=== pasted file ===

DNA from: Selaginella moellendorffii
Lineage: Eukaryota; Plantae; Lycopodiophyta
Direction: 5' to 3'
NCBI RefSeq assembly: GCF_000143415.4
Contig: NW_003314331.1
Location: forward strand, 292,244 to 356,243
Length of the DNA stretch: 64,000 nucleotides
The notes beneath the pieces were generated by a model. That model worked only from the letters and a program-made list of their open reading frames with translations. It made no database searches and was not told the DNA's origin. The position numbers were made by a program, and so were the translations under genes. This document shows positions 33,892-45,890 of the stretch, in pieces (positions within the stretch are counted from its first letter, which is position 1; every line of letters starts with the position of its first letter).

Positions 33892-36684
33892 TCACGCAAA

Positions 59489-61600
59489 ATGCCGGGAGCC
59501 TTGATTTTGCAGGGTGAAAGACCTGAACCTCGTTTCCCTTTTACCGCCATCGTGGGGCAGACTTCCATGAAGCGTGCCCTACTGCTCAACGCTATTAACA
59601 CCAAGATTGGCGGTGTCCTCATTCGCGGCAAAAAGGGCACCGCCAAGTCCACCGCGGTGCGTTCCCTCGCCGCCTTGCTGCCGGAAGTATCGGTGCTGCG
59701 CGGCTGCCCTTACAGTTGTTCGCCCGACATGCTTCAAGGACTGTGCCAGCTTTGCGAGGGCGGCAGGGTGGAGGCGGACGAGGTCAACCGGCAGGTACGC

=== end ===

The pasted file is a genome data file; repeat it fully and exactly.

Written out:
DNA from: Selaginella moellendorffii
Lineage: Eukaryota; Plantae; Lycopodiophyta
Direction: 5' to 3'
NCBI RefSeq assembly: GCF_000143415.4
Contig: NW_003314331.1
Location: forward strand, 292,244 to 356,243
Length of the DNA stretch: 64,000 nucleotides
The notes beneath the pieces were generated by a model. That model worked only from the letters and a program-made list of their open reading frames with translations. It made no database searches and was not told the DNA's origin. The position numbers were made by a program, and so were the translations under genes. This document shows positions 33,892-45,890 of the stretch, in pieces (positions within the stretch are counted from its first letter, which is position 1; every line of letters starts with the position of its first letter).

Positions 33892-36684
33892 TCACGCAAA

Positions 59489-61600
59489 ATGCCGGGAGCC
59501 TTGATTTTGCAGGGTGAAAGACCTGAACCTCGTTTCCCTTTTACCGCCATCGTGGGGCAGACTTCCATGAAGCGTGCCCTACTGCTCAACGCTATTAACA
59601 CCAAGATTGGCGGTGTCCTCATTCGCGGCAAAAAGGGCACCGCCAAGTCCACCGCGGTGCGTTCCCTCGCCGCCTTGCTGCCGGAAGTATCGGTGCTGCG
59701 CGGCTGCCCTTACAGTTGTTCGCCCGACATGCTTCAAGGACTGTGCCAGCTTTGCGAGGGCGGCAGGGTGGAGGCGGACGAGGTCAACCGGCAGGTACGC